(Reuters) – U.S. President Donald Trump’s next round of tariffs on Chinese imports is scheduled to take effect starting on Sunday, escalating the trade war between the world’s two largest economies with a big hit to consumer goods.
Trump has targeted some $300 billion in annual goods imports from China for 15% tariffs in two parts, on Sept. 1 and Dec. 15. If fully imposed, virtually all Chinese imports – worth about $550 billion – would be subject to punitive U.S. tariffs imposed since July 2018.
Here is a look at U.S. tariffs and expected Chinese retaliation scheduled over the next several months.
SEPT. 1 TARIFFS
The U.S. Customs and Border Protection agency will begin collecting tariffs for Chinese goods at 12:01 a.m. EDT (0401 GMT) on Sunday. Guidance issued on Friday indicated that there will not be a grace period for cargoes that have left China before that time, unlike that granted for goods in transit when the United States imposed a tariff increase in May.
The Sept. 1 list covers about $125 billion worth of mostly consumer products, based on a Reuters analysis of 2018 U.S. Census Bureau data. The target list includes flat panel television sets, flash memory devices, power tools, cotton sweaters, bed linens, multifunction printers and many types of footwear.
The largest category of targeted products covers smart watches, smart speakers, Bluetooth headphones and other internet-connected devices that were spared from a prior round of tariffs, with Chinese imports estimated at $17.9 billion annually by the Consumer Technology Association.
OCT. 1 TARIFFINCREASE
The Trump administration is accepting public comments through Sept. 20 on a proposed Oct. 1 tariff rate increase to 30% from the 25% duty already in place on $250 billion worth of Chinese imports.
These products include $50 billion worth of largely non-consumer goods, including machinery, electronic components including semiconductors and printed circuit boards, and chemicals. But a later $200 billion list of goods included many consumer goods and building products, including furniture, vacuum cleaners, lighting fixtures, plumbing fixtures, handbags, luggage and vinyl flooring.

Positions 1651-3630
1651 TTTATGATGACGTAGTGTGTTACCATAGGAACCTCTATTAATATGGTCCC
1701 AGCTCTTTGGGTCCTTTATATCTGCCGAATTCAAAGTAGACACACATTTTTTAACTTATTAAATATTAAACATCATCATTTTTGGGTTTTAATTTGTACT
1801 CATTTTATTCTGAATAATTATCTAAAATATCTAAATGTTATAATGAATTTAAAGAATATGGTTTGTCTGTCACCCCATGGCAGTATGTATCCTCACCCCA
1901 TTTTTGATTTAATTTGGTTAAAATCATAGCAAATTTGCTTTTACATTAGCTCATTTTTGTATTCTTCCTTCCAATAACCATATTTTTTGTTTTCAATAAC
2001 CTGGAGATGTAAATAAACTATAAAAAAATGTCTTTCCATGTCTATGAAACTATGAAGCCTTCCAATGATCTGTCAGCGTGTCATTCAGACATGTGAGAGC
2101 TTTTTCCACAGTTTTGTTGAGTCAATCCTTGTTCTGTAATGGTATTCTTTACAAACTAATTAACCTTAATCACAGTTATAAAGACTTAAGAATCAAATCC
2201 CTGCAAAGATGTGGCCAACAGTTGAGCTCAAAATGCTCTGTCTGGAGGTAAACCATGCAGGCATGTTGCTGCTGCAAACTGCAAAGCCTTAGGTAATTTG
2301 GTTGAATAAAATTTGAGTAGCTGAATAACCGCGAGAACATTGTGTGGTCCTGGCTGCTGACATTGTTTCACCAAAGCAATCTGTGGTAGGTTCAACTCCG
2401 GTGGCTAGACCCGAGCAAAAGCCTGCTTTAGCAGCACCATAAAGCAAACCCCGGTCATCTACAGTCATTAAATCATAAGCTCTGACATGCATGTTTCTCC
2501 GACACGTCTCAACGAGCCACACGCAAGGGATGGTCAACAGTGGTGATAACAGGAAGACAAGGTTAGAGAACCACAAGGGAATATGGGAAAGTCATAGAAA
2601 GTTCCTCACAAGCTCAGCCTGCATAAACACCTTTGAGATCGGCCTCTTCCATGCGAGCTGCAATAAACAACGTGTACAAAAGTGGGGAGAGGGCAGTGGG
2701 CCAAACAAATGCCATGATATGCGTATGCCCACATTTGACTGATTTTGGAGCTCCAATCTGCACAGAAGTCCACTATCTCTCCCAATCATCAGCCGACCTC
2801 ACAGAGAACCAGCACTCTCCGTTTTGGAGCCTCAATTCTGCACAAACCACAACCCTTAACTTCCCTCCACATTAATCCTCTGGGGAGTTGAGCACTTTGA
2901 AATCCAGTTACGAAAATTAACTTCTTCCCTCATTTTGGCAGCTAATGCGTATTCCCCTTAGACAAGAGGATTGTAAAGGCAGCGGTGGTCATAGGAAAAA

DEC. 15 TARIFFS
The second part of the 15% tariffs on Chinese goods not previously hit by U.S. duties is scheduled to go into effect on Dec. 15. This list represents the heart of the consumer technology sector, including $43 billion worth of cell phones imported from China in 2018, $37 billion worth of laptop and tablet computers and $12 billion worth of toys.
Trump delayed tariffs on these products, saying he wanted to avoid hurting Christmas season sales for Apple Inc <AAPL.O> and other companies and retailers.
The list covers about $156 billion worth of total 2018 imports from China, based on U.S. Census Bureau data, and includes a wide range of consumer goods, including plastic tableware, socks, light-emitting diode lamps, Christmas decorations and clothing.
After Trump in early August announced that he was moving ahead with tariffs on virtually all remaining Chinese imports, Beijing announced that it would impose additional 5% or 10% tariffs on a total of 5,078 product categories from the United States, representing worth about $75 billion annually.
The Chinese move, which also goes into effect in two steps on Sept. 1 and Dec. 15, targets U.S. crude oil for the first time with a 5% tariff. U.S. soybeans, already subject to a 25% Chinese tariff, will be hit with an extra 5% tariff on Sept. 1, while beef and pork from the United States will get an extra 10% tariff.
Beijing also will reinstitute a 25% tariff on U.S.-made vehicles and a 5% tariff on auto parts that it had suspended in December at a time when U.S.-China trade negotiations were gaining momentum.
China already has tariffs in place on about $110 billion worth of U.S. products, ranging from 5% to 25%, including soybeans, beef, pork seafood, vegetables, liquefied natural gas, whiskey and ethanol. Based on 2018 imports, there are only about $10 billion worth of U.S. imports untouched, with the largest category consisting of large commercial aircraft built by Boeing Co<BA.N>.
The Trump administration has excluded some Chinese-made household furniture including cribs and other baby safety products and bibles and other religious texts from the Sept. 1 and Dec. 15 rounds of tariffs.
Some of the products, including internet modems and routers, were removed because they had already been hit with 25% tariffs previously, while others were taken out for safety or religious reasons. Chinese-made rosaries and religious medals, however, will still be hit with 15% tariffs on Sept. 1.
(Compiled by David Lawder in Washington; Editing by Will Dunham)